The Exploding Company Man and Other AbstractionsJune 13, 2011
It is not often that one finds monographic exhibitions at the Walter and McBean Galleries at the San Francisco Art Institute, so when it happens, it is worth paying attention. Curator Hou Hanru has a reputation for staging thematic exhibitions at the gallery and for bringing some of the most compelling and timely contemporary art to the Bay Area. His decision to give a solo show to the artist Shahzia Sikander is a testament to the complexity and force of her work. Sikander is known for her richly layered and intricately detailed paintings, which often engage with the traditions of Mughal or Persian miniature painting, but this exhibition includes primarily animation and video works, and may come as something of a surprise. To be sure, drawings are included; one fantastic large-scale piece, Confrontation (2011), greets the visitor upon entering the gallery, and a handful of other works on paper are grouped in two other locations. But the force behind this exhibition is the animation, elaborated in multiple projects realized between 2003 and 2010, all of which explode the pictorial elements of her drawings into real time.
Though the death of painting has been repeatedly proclaimed, the practice continues due to the fundamental strength of its model of viewing and cognition. Looking at paintings is a phenomenological sort of exercise that forces viewers to engage the works’ visual signs as they exist in space and in history, connecting what they know of the world to what they study in art. Therefore, the properties of a work of art can never be strictly formal, because they are always imbued with character and history that a viewer must decode in order to apprehend its meaning. Sikander’s animations are the perfect illustration of the complexities of the act of viewing.
I stood on the stairway between the upper and lower level of the galleries to watch The Last Post (2010), where I saw elements of re-created historical painting (from both Mughal and Company style) taken apart and remade into new
configurations of image and ground, self and other, form and formlessness. Normally, looking at a picture takes time; one must observe and interpret the various elements, performing an operation that includes a multitude of conscious acts of thought and an instinctual grasp for significance. Watching The Last Post is like watching this procedure in slow motion. The difference is that the stability of the (single, unified) work is put into question and the dynamic energy of the animation in some ways overwhelms the model of perception. What is more, the work includes a sound element composed by Sikander’s collaborator, Du Yun, which contributes to its complexity by extending its phenomenal component beyond vision.
This is not Sikander’s first foray into animation. She created SpiNN in 2003 and Pursuit Change in 2004 (both represented in this show), both of which suffuse her existing imagery with the added dimension offered by film. While viewers are consistently amazed by the decorative arabesques of Sikander’s exquisite craft, her animations and videos focus the viewer’s attention on the conceptual domain of her images, demonstrating that every style, indeed every picture, is a means to reinvent the world. The most recent works in this show are politically charged (as her work has always been), focused upon colonialism and its legacy in art and contemporary politics. As a native of Pakistan who has resided for more than a decade in New York, Sikander is uncommonly aware of the ways that politics of East and West play out in life. Here she demonstrates how the historical moment might be given a new life in images and in motion.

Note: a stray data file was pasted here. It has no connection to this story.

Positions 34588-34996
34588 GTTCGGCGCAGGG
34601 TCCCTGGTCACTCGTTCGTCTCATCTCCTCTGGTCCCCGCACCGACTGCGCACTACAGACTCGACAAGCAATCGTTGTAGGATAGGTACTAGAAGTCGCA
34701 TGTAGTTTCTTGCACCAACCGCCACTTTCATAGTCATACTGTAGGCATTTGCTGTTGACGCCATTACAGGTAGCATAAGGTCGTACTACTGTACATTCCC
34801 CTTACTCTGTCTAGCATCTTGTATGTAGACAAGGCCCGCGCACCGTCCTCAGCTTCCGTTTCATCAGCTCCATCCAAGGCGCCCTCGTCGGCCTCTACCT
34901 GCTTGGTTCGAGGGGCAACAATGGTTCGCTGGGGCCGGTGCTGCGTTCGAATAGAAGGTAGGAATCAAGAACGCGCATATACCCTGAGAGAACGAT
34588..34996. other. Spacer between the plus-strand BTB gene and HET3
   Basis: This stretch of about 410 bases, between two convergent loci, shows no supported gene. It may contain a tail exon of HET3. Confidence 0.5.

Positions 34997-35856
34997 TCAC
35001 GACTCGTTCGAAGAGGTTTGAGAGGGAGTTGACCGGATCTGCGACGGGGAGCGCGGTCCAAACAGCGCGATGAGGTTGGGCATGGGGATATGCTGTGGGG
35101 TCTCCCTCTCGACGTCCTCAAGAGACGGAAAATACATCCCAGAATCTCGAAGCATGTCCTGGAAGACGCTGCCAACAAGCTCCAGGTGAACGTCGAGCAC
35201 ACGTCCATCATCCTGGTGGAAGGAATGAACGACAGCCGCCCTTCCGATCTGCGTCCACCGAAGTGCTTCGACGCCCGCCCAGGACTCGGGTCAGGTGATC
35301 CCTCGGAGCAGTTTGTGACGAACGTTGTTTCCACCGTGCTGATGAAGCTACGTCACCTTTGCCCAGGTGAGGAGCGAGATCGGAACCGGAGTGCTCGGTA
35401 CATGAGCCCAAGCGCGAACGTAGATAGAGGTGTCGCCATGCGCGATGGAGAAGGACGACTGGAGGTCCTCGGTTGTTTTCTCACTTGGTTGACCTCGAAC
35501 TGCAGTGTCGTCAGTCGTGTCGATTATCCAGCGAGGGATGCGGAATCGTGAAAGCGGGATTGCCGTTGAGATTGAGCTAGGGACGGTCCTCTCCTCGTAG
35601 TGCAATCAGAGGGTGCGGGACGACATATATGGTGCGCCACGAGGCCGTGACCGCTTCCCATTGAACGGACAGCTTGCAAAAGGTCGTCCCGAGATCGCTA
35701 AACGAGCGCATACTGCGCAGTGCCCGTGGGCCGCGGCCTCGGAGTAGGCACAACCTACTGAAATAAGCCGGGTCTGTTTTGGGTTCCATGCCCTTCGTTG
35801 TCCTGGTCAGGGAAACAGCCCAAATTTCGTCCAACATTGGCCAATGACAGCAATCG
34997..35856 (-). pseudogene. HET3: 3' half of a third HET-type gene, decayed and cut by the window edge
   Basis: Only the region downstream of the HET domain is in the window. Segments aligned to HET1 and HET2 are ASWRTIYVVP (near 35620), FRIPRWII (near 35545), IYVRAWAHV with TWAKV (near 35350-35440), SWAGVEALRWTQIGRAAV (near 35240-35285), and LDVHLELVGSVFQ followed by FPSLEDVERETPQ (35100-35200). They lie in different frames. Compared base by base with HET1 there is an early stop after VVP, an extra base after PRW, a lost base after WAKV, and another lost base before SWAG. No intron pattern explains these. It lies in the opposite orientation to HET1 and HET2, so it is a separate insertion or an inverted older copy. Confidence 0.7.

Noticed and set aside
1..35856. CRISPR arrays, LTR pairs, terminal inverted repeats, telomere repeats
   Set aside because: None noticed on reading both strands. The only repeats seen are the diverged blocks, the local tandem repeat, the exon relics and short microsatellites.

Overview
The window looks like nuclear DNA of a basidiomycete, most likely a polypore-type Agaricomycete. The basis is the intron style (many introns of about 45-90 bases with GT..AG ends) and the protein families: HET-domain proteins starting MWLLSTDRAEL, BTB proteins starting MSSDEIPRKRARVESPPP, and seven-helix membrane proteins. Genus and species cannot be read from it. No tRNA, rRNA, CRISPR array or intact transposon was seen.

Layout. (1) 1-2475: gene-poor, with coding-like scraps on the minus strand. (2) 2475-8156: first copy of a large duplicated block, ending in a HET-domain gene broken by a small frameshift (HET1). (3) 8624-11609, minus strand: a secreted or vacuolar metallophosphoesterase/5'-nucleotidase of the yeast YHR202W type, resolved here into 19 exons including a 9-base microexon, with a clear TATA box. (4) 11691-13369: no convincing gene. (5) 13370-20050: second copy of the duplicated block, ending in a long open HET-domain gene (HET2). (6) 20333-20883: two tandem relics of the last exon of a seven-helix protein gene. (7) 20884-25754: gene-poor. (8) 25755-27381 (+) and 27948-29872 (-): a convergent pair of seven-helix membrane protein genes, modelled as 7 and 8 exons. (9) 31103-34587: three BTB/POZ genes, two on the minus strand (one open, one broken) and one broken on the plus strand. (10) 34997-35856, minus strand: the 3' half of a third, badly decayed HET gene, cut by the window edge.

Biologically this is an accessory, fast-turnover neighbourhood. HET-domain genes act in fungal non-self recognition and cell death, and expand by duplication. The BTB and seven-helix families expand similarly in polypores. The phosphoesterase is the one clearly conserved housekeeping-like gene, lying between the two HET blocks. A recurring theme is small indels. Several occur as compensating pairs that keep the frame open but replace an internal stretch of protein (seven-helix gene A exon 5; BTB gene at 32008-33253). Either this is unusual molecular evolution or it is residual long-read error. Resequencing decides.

The Company style, which Sikander references in her most recent work, was a body of art made by South Asians based on traditional miniature painting but retooled for the colonial elite, the British men who laid the groundwork for the expropriation of resources in what was then called “the subcontinent.” This hybrid style both obscured and revealed the uneven power relations in the colonial world, in which native artists repurposed their skills to produce decorative painting to suit new rulers. On one hand, these self-consciously quaint pictures, featuring colonial governors and businessmen in their domestic and professional domains, suppress the modern forms of dominance that emerged in the eighteenth century. On the other hand, various aspects of domination and its repudiation by artists are encoded in such apparently direct, or naïve, works.
Sikander seizes upon this double-edged condition of subaltern artistic production, and The Last Post draws its significance from this historic confrontation. The animation delivers a quasi-cosmic resolution between those who commission and those who create works of art. Watching the figure of the company man dissolve into his pictorial elements and literally explode into the cosmic soup seems like the fulfillment of a wish, a long-awaited demolition of an inherently destructive paradigm that the term colonialism can only begin to describe. Yet the artist also offers another explanation here based on the power of image and interpretation. What we see has the clarity of an image, and we put faith in the domain the image conjures, even if we know that certain details may not be entirely truthful. This ideology of the work of art’s fundamental authority is put under pressure here. How do we know that what the image seems to suggest is the message it actually subtends? Such questions abound in this exhibition, and they are the best reason to go see it. The meaning is not found in the picture itself, but in the dialectic between image and viewer, the space in between history and the present.